Mum looked at me and sighed. “Alamak, kalau macam tu susahlah. Tak pe, mama pack dulu. Aiman go and look for your sisters and Abang Sha-din,” mum told me.

I giggled as I ran back downstairs. Sha-din isn’t his real name but his actual name (which we found out later was Syarafuddin) is just so long that the ‘sha’ and the ‘din’ parts were the only ones that mum managed to remember. We all climbed up the stairs and went into their pantry. The floor was really, really dirty and it has the icky-sticky feeling that the kitchen floor at my house never had. I had to walk on tiptoes and imagine that I was somewhere else. Mum gave out the tasks: Aeshah and Anisah were told to bring down the food and offer them to the people around the area while Abang Sha-din and I would pack the food. And so we worked out quite well until Abang Sha-din’s parents were looking for him. Anisah brought the message to him saying that they were about to leave. Abang Sha-din took a generous amount of food back with him when I told him that we are unable to distribute all of them.

So I was left packing alone. We ran out of plastic bags and I went out to fetch more. Upon reaching the serving table (where on it was a box of plastic bags), I saw my eager brother at the other side of the corridor, waiting as Pak Cik Amin pulled out the signs. Once he did so, Ali would snatch it, solemnly fold in the tape and waited for the next one. Pak Cik Amin looked curiously at Ali but he then smiled. I stifled a giggle. Although Ali is famous for his ingenious ideas, this one is really funny. Especially when you look at Ali’s serious expression and Pak Cik Amin’s confused look.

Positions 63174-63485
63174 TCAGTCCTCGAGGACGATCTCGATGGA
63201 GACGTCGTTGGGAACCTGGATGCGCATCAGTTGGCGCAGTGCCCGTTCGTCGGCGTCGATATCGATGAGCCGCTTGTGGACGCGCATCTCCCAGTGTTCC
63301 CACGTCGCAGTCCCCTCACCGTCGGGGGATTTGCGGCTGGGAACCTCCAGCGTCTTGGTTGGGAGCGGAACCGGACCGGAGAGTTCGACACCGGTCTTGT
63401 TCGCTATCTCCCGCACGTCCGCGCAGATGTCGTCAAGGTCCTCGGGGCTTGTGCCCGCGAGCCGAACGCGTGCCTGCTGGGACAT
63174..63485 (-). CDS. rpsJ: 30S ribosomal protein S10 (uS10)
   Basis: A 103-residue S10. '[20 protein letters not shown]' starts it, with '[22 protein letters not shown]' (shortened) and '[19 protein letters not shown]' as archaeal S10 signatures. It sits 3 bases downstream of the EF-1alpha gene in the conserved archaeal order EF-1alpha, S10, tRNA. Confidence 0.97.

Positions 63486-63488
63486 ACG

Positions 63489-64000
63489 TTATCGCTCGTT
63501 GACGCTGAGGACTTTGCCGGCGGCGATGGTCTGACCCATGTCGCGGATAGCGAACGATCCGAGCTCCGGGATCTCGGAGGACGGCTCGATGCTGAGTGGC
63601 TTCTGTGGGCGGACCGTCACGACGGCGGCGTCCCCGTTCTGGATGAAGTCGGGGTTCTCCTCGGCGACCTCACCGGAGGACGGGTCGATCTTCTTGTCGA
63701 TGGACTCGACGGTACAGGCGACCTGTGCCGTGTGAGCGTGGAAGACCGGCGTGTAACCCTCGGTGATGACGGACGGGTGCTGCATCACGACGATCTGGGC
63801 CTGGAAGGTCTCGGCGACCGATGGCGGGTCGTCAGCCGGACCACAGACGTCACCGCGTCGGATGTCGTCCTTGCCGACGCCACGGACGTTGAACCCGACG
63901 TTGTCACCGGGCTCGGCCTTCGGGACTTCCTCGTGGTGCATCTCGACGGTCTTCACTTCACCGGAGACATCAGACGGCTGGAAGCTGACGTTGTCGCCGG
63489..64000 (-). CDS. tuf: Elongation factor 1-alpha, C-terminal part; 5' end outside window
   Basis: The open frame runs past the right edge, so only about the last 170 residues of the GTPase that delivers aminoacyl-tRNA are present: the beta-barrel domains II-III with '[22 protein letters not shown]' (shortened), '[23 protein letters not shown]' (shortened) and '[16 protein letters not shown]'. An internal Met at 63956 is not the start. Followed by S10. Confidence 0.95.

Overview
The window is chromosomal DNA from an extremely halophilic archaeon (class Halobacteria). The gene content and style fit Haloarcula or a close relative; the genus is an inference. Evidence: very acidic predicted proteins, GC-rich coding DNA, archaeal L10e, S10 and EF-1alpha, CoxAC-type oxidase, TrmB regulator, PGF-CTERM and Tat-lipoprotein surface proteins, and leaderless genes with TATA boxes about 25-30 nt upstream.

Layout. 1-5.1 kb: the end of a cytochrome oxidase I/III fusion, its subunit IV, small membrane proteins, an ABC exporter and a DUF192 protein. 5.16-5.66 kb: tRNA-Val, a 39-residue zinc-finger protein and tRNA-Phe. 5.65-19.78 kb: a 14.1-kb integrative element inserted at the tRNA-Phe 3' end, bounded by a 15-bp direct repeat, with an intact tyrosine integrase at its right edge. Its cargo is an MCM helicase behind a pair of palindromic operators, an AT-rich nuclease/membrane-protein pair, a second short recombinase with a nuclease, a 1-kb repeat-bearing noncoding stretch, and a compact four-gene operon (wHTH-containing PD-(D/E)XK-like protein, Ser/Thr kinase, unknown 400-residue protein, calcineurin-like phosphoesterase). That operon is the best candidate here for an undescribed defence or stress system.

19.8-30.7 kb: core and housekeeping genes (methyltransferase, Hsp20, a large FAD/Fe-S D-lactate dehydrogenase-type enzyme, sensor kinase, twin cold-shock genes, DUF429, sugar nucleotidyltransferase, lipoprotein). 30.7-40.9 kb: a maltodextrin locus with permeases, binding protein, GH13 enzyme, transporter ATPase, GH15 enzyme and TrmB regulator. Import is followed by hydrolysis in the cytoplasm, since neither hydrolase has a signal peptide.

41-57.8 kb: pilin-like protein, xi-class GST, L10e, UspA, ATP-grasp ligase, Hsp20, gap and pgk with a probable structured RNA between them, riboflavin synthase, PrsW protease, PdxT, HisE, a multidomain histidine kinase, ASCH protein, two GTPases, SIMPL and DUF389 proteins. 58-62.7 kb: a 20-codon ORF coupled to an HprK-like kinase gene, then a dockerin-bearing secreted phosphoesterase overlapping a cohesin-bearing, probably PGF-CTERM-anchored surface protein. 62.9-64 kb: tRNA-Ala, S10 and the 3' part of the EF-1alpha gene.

I brought back the box with me and continued packing – the sticky floor doesn’t bother me any longer. The boys (employees of the caterer) ridiculed at me when they see me frantically packing the food. I ignored them. They then tried to insult me by asking questions on the wacana. Thankfully, I could answer all of their questions, I believe, correctly. They stopped their ridiculous behaviour after I answered them straight without showing signs of anger or despair. The lady pitied me and helped me packing after she’s done with her job, scolding the boys and told them to behave.

“Nak tak pengat ni?” one of the boys asked me. “Nak, tapi tak ada getah nak ikat.” I answered.

“Ha? Tak nak?”

“Dia kata tak ada getah. Dah, pergi buat kerja kamu tu.” The lady said angrily to the grinning boy.

“Okay! Jom buang!” yelled the boy and the others cheered. I closed my eyes when I saw them tipping the large tank of pengat. I just don’t want to see this. I prayed that I’m not a part of the crime. How can you laugh while throwing food? How would you feel if you throw a tank of edible stuff? Certainly you won’t laugh! What about your obligations to Allah? Oh, and they’re all Muslims, mind you.